The last time I covered Royal Mail (LSE: RMG) shares on 22 November, they were changing hands for around 200p. At the time, the FTSE 250 company had just issued a disappointing set of half-year results, and I said that “looking at the challenges the business is facing, I just don’t think the shares are worth the risk” and that I was “steering clear.”
Fast forward to today, and the shares are now trading at around 176p – about 12% lower than they were in November – so avoiding the stock was clearly the right move. Here, I’ll explain why the stock has continued to fall and what I’d do now.
Disappointing trading update
One reason Royal Mail shares have underperformed recently is that the group released a disappointing trading update for the nine-month period to 29 December 2019 last week. While revenue for the period was up 3.7%, and the company said that 2019-2020 group operating profit is likely to be between £300m and £340m (in line with expectations) there were several things in the update that the market didn’t like.
For example, RMG advised that the outlook for 2020-2021 is “challenging”. It also said that the ongoing industrial relations environment and delays to its transformation plan, combined with continuing economic uncertainty, increase “the likelihood” that the UK parcels, international and letters (UKPIL) business will be loss-making in 2020-21.
In addition, the group stated: “Unless we are able to make significant progress in delivering our transformation plan, our ability to meet the year 3 targets of our Journey 2024 plan will be compromised.” Overall, the trading update was not very encouraging.
Another reason RMG shares have fallen recently is that they are still very much out of favour with analysts.
For example, just last week, analysts at Berenberg downgraded RMG from ‘hold’ to ‘sell’, stating that the company is facing challenges from trends in the postal sector such as letter volume declines. Meanwhile, analysts at Jefferies have an ‘underperform’ rating on the stock, on the back of deteriorating letter and parcel volume trends, increasing competition from Amazon Logistics, and rising wage inflation.
Overall, of the 12 brokers following the stock, four have it as a ‘strong sell’, three have it as a ‘sell’, three have it as a ‘hold’ and only two have it as a ‘buy’. And over the last month, the consensus earnings per share forecast for the 2020-2021 year has fallen about 10%. This will have contributed to the share price decline.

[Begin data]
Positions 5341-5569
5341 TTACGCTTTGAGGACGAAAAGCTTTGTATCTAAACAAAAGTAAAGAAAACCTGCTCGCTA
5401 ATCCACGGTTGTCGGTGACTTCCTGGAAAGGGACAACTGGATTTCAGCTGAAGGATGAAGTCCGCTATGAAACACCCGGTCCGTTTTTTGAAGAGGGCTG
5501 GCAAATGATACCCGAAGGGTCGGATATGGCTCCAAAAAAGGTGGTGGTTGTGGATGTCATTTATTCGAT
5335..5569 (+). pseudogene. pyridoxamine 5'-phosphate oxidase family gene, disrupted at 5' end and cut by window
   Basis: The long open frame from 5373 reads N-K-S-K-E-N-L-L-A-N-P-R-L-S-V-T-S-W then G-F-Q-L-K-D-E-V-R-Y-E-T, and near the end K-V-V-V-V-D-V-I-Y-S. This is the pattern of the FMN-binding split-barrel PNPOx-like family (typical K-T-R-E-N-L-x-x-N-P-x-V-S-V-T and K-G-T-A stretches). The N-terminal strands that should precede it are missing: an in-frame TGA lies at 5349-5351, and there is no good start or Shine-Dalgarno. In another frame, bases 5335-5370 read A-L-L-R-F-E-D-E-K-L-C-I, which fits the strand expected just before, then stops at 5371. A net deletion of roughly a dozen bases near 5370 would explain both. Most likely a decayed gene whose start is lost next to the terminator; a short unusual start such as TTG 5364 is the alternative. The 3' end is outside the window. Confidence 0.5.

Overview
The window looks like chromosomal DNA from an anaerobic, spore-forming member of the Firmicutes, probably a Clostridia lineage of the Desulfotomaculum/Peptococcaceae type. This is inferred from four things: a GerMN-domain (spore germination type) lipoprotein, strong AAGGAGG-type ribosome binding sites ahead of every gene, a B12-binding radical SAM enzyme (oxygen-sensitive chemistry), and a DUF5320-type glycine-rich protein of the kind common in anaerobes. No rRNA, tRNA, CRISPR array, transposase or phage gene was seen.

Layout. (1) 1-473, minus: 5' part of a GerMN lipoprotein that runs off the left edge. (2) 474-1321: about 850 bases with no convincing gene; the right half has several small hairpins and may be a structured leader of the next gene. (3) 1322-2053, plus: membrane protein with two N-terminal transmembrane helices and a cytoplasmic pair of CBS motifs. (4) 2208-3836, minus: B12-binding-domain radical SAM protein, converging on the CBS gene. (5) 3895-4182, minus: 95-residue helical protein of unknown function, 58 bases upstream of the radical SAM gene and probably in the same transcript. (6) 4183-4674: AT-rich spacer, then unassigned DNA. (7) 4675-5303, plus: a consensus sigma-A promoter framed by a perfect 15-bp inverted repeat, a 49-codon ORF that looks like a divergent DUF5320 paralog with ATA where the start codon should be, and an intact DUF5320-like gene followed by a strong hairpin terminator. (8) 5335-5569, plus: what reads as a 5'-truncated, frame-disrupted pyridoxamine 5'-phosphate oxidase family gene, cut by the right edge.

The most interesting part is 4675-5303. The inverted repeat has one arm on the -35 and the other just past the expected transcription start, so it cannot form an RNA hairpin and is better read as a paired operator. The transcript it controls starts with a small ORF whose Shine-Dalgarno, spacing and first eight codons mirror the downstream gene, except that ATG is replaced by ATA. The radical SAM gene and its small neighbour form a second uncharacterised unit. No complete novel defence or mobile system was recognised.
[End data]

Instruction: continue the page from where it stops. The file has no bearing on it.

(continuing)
What I’d do now
Looking at last week’s trading update, my view on RMG remains the same as it was in November – I think the shares are not worth the risk.
Yes, the stock is cheap. The forward P/E ratio is just 8.3, compared to the FTSE 250 median of 15.5. And yes, the dividend yield is high. Currently, the prospective yield is 8.4%. Yet this is a company that is facing significant challenges right now, so it has a low valuation and a high yield for a reason.
All things considered, I believe there are much better stocks to buy right now.
Income-seeking investors like you won’t want to miss out on this timely opportunity…
Here’s your chance to discover exactly what has got our Motley Fool UK analyst all fired up about this out-of-favour business that’s throwing off gobs of cash!
But here’s the really exciting part…
Our analyst is predicting there’s potential for this company’s market value to soar by at least 50% over the next few years...
He even anticipates that the dividend could grow nicely too — as this much-loved household brand continues to rapidly expand its online business — and reinvent itself for the digital age.
With shares still changing hands at what he believes is an undemanding valuation, now could be the ideal time for patient, income-seeking investors to start building a long-term holding.
Click here to claim your copy of this special report now — and we’ll tell you the name of this Top Income Share… free of charge!
Edward Sheldon has no position in any shares mentioned. John Mackey, CEO of Whole Foods Market, an Amazon subsidiary, is a member of The Motley Fool’s board of directors. The Motley Fool UK owns shares of and has recommended Amazon. Views expressed on the companies mentioned in this article are those of the writer and therefore may differ from the official recommendations we make in our subscription services such as Share Advisor, Hidden Winners and Pro. Here at The Motley Fool we believe that considering a diverse range of insights makes us better investors.